In this episode of Planet America, the former House of Representatives member Barney Frank made the statement:

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Sanders has one proposal, enact an 80 year old law, re-enacted called Glass Steagall.

Had Glass-Stegall been in effect, well Glass-Steagal was in effect, people may have seen The Big Short, [movie The Big Short] Glass Steagal was fully in effect for almost all of that period. All of the abuses the mortgages being granted to people who shouldn't get them, the leveraging of derivatives, Glass Steagal did not touch on those things.

My question is: Did the historic events behind the film The Big Short happen under Glass Steagall?

3 Answers 3



As a bit of background, Glass Steagall was passed in the wake of the Great Depression to prevent commercial banks, or entities affiliated with commercial banks, from speculating in securities. This was viewed as a cause for the financial bubble that kicked off the crash of 1929. Investigations found that banks were doing a lot of underwriting of bad loans, and then pooling them into financial instruments*. Afterwards a bank could be a commercial bank or an investment bank, but not both.

Glass Steagall's "Affiliation provisions" were repealed in 1999 (although to be fair it was being loosely interpreted and worked around as early as the '60's).

The Housing Bubble whose burst was depicted in The Big Short, complete with underwriting of bad home loans and pooling them into financial instruments started in ... 1999. Call it a coincidence if you want.

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* - Now normally a bank would of course lose money on a bad loan. However, if it is allowed to turn its own loan into a security, particularly by pooling it with other loans, some of which may be better, then it can leach off of the securities market with this bad loan that is still theoretically worth face value.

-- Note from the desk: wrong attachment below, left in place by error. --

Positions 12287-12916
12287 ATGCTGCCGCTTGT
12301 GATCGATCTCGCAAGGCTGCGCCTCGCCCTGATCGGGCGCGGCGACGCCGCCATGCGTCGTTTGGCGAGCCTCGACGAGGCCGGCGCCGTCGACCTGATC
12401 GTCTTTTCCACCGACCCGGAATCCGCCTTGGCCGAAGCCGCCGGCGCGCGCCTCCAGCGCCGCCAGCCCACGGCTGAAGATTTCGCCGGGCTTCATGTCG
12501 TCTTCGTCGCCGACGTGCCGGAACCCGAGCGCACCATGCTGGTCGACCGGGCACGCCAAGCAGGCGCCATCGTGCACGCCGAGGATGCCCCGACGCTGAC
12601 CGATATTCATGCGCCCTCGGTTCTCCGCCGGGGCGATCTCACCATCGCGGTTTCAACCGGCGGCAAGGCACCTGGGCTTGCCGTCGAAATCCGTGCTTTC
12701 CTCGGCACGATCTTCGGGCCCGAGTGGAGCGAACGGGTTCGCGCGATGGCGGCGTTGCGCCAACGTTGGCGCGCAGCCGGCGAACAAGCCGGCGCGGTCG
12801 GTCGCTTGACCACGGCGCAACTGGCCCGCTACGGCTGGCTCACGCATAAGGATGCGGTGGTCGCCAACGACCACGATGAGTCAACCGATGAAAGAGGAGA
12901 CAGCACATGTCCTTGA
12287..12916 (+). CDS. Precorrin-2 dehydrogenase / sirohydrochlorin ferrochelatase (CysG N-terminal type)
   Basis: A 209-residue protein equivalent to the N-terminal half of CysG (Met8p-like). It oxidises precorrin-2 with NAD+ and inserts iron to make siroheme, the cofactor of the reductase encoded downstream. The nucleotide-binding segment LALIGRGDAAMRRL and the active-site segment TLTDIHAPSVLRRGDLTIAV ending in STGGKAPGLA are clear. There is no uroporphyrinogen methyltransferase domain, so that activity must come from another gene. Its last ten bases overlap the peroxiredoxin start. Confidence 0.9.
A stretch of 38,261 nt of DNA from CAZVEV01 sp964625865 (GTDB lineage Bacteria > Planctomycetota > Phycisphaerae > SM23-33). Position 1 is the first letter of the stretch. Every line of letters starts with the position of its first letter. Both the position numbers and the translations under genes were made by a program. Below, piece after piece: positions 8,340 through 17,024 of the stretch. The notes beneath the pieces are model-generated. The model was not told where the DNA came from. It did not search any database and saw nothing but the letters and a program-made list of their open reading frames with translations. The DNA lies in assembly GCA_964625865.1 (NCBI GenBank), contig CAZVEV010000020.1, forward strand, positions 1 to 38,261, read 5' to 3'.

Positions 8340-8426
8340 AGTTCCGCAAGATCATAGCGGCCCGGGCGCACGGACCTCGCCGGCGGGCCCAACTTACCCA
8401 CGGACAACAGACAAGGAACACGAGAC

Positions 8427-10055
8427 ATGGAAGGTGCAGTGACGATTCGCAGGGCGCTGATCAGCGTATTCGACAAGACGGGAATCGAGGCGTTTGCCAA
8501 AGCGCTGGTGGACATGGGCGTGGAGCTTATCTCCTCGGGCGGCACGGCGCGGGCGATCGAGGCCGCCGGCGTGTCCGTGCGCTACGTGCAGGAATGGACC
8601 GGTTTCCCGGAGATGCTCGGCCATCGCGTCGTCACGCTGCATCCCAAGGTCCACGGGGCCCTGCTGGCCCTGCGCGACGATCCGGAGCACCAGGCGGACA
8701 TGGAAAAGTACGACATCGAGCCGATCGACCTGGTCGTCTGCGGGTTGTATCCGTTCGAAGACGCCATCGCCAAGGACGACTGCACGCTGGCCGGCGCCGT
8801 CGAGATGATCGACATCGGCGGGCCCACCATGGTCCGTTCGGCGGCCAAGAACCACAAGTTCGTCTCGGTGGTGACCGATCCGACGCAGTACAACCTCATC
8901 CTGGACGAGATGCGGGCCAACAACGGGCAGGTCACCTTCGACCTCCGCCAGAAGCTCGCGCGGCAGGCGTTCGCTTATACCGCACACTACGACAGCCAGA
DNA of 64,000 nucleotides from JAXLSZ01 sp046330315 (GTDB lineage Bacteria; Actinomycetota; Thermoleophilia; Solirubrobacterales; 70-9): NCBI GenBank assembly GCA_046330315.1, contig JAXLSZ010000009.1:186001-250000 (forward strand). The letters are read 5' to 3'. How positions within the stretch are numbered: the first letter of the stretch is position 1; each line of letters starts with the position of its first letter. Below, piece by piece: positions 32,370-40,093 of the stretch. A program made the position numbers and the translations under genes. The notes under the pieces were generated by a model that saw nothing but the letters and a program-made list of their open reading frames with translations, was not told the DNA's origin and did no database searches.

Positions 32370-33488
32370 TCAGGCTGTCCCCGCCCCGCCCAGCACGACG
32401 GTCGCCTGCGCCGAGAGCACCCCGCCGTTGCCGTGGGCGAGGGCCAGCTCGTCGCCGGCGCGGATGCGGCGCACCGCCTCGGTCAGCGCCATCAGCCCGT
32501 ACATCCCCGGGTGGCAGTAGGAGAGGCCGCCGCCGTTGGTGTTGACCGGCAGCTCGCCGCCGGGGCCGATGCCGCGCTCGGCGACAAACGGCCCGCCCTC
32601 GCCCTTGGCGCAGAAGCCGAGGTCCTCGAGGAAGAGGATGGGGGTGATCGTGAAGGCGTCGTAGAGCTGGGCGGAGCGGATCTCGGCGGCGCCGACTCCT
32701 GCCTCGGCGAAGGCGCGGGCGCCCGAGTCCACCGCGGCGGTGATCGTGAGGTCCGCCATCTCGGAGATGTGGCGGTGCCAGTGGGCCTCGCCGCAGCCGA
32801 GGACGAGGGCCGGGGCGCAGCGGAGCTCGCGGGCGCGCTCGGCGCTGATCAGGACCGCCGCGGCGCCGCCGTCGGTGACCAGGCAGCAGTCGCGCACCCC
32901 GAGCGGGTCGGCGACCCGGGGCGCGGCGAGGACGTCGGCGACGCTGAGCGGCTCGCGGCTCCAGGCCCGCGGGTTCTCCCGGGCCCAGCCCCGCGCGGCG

If you get in a situation where securities values are going up, and more and more people start noticing that and start demanding more of them, then their price will go up almost no matter what's in them. That's a "bubble." In this situation the demand for securities will keep going up, so the investment side of the bank will be putting an immense amount of pressure on the commercial side to generate more loans for the investment side to pool and sell. Few loanees are going to turn down money from their bank, so nobody has any incentive to make sure the individual loans themselves are repayable (or even legit).

  • Great answer. I'll have a think and will consider whether I've asked the right question.
    – hawkeye
    Commented May 14, 2016 at 1:18

It does depend on what you mean by "under Glass Steagall" as it was only partially in place in 2007-8.

As the wikipedia page for the Glass-Steagall legislation mentions, the Glass-Steagall provisions were partially undone by the Gramm–Leach–Bliley Act also known as the Financial Services Modernization Act of 1999. This Act repealed two of the four Glass-Steagall provisions, of the Banking Act of 1933, which restricted affiliations between banks and securities firms. So at the time in which the film was set, part of the original 1933 legislation was still in effect.



The whole point of repealing Glass Steagall was to allow financial institutions to engage in the risky (and initially profitable) practices depicted in the Big Short. This, after decades of lobbying by the banks.

It may not be a coincidence that the two sets of events happened over 70 years apart, after everyone who had a personal recollection of Glass Steagall went to "the big trading floor" in the sky. (Today's "old people" like Alan Greenspan and Warren Buffett were young children when Glass-Steagall was passed in 1932.)

I am writing as the author of "A Modern Approach to Graham and Dodd Investing," a (Wiley, 2004) book that warned of the 2008 crash.

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